Genetically speaking, we in our "coding" were present there in Adam's loins when he sinned, so we participated through our forefather, and we inherited his sin-nature from before our birth. We are "born with the bents", damaged goods from the get-go. Psalm 51:5 "Surely I was sinful at birth, sinful from the time my mother conceived me." Eph 2:3 "All of us...lived...gratifying the cravings of our sinful nature and following its desires and thoughts.Like the rest, we were by nature objects of wrath." As the Bible sees it, babies are not born innocent, but as morally misshapen little Adam-ites, predisposed toward sinning, and suffering the sentence of their ancestor.

So, what's the dominant factor? V14 "death reigned", v17 "death reigned through that one man," v21 "sin reigned in death..."

When we're being tempted, we see only one side of the temptation: the part that appeals to our cravings, NOT the consequences side that has negative fallout. But sin loves to reign, to get control, to lord it over you and dominate. You may suppose YOU have control over it, but soon that habit has taken you over, like nicotine traps the smoker or alcohol the problem drinker. "Sin reigned in death..." For instance, there's the deadly effect of lust as portrayed by Amnon in 2Samuel 13. One of David's sons Amnon "fell in love with" Tamar, his beautiful half-sister, the full sister of Absalom, another of David's sons. Amnon's lust made him frustrated "to the point of illness" (2Sam 13:2). He looked haggard each morning. His helpful shrewd friend and first cousin Jonadab suggested a plan. Amnon pretended to be sick and asked his father David to send Tamar to bake for him. But he sent out all the servants and raped her, despite her protests. Then a switch flipped inside him: suddenly he "hated her with intense hatred". Lust "uses" someone as an object, so destroys respect. Amnon sent Tamar away weeping. When King David found out, he was furious. When Tamar's brother Absalom found out, he hated Amnon for disgracing his sister. He bided his time before seeking revenge. Two years later Absalom threw a party at sheepshearing time and, when Amnon was drunk, Absalom ordered his men to strike him down. When David found out, the king and all his servants wept very bitterly. Sin reigns in death. Or as 6:23 puts it, "the wages of sin is death": you're not in control, you're working for someone else: beware the wages you're earning!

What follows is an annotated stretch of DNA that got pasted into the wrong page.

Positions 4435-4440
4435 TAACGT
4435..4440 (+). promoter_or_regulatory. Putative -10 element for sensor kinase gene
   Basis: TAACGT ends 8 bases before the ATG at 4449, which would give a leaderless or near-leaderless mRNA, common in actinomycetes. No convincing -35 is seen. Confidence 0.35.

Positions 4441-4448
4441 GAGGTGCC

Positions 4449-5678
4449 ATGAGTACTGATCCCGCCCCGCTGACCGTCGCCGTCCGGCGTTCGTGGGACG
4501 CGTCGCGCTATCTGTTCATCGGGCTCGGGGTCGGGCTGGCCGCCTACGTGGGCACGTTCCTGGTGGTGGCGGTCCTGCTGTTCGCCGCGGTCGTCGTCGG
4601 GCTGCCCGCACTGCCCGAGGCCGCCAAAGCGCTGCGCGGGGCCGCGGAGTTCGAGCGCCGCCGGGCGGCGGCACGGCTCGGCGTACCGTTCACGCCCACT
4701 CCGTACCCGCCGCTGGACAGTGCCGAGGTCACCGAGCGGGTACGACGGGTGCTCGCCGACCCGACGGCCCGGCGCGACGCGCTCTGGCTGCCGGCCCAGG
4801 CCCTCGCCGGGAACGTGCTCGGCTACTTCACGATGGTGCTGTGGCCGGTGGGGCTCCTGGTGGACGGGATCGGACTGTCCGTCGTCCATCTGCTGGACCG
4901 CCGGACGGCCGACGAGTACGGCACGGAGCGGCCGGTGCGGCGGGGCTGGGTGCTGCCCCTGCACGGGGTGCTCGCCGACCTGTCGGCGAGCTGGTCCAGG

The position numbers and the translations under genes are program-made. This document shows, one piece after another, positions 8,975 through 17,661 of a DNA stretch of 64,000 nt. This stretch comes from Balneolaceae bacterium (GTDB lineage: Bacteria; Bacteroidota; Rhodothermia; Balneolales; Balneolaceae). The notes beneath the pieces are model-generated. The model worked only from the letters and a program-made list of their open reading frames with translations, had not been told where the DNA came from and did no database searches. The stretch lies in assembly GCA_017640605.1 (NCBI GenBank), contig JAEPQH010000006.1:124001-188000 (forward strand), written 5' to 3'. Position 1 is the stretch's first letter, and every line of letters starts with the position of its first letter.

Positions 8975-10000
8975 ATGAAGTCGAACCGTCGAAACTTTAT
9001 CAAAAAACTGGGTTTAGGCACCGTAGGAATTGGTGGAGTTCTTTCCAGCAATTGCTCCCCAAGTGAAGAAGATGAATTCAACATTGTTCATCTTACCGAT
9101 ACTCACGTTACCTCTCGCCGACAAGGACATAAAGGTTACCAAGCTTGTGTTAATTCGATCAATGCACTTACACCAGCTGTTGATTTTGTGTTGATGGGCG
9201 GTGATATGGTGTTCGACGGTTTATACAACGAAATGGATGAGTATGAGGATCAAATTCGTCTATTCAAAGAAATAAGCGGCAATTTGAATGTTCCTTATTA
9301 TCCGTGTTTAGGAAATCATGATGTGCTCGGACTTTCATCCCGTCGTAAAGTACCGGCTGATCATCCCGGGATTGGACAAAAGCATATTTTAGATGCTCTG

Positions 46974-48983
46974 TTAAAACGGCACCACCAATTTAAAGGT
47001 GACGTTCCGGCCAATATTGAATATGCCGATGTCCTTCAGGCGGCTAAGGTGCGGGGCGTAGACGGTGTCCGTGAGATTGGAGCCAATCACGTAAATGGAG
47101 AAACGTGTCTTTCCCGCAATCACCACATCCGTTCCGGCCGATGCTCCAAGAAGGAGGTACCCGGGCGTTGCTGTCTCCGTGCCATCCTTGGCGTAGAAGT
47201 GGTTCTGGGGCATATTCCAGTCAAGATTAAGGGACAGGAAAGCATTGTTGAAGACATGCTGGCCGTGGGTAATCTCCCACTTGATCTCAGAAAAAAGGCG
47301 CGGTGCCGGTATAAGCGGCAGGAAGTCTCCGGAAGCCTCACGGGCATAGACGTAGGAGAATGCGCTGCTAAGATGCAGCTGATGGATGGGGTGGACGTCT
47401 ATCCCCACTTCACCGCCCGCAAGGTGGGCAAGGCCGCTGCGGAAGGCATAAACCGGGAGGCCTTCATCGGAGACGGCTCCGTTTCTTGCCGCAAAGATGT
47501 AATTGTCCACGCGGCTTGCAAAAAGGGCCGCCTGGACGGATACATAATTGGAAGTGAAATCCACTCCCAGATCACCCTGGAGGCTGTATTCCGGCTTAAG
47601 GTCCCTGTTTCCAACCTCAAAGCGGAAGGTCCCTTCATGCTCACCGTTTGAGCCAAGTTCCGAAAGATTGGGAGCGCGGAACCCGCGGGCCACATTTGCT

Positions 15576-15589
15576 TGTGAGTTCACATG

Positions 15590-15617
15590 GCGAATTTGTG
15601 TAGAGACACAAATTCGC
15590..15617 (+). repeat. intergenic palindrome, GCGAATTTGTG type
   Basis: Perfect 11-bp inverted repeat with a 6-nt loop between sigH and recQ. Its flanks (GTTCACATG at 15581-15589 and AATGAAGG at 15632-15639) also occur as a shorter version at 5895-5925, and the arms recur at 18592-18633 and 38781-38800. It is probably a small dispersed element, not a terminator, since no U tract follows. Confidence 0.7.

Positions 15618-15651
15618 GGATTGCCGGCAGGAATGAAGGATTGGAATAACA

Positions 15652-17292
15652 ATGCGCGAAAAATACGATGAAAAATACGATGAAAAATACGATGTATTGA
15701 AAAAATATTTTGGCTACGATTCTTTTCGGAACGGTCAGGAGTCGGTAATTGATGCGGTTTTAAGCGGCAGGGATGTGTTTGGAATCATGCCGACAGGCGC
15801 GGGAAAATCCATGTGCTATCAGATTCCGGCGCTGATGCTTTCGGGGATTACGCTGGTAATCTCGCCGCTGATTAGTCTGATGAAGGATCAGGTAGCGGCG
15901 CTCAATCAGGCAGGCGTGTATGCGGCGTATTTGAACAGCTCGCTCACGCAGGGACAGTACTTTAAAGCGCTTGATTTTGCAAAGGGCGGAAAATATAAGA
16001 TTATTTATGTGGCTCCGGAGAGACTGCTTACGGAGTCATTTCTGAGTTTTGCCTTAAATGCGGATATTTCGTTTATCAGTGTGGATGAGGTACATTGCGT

Were we left in that condition, the world would be stuck in a very sorry state of affairs. And justly so - we bring such woes on ourselves, though we were warned! But, thankfully, we're not left sinking in that immoral quagmire.

As the New Bible Dictionary notes, God is a righteous God (2Chron 12:6; Ps 7:9) and can be relied upon to act in accordance wtih the terms of His relationship with Israel. He is "a righteous judge who acts for His people (Ps 9:4; Jer 11:20) and upon whose righteousness His people depend for deliverance and vindication (Ps 31:1; Jer 11:20)." So Jeremiah could pray entrusting to God the outcome of his enemies: "But, O LORD Almighty, you who judge righteously and test the heart and mind, let me see your vengeance upon them, for to you I have committed my cause." (Jer 11:20)

In Scripture, regarding God, there is a combining of righteousness and salvation. Is 45:21 God says, "...there is no God apart from me, a righteous God and a Saviour..." A righteous God and - therefore - a Saviour. NBD goes on to point out God is Creator, thus the ground and guarantor of the moral order; but He is also Redeemer, and His righteousness is interpreted by His redemptive activity. So, "Israel's experience of God's righteous deliverance in the past led her to an expectation of a future act of salvation."

NOTE TO SELF: If I aspire to be a "righteous" person (remember last week Paul's emphasis on righteousness through faith), does that just mean keeping a bunch of rules? Does being righteous with GOD'S brand of righteousness mean I will be helping others, participating in His SAVING activity amongst my neighbours?

Back to our passage in Romans 5: "sin reigned in death." Amazingly, undeservedly (for us), God intervened. V6 "You see, at just the right time, when we were still powerless, Christ died for the ungodly." We weren't righteous or "good" (as it's possible someone might dare to die for a good person), we were write-offs, "powerless", "ungodly", anti-God. V8 highlights it once more, one of the most memorizable verses in the whole Bible, right up there with John 3:16: "But God demonstrates his own love for us in this: while we were still sinners, Christ died for us." Unthinkable, incredible that the Holy One, the sinless Son of God, should die for sinners! V10 emphasizes the amazing nature of this substitution even more: "...when we were God's enemies, we were reconciled to him through the death of his Son..."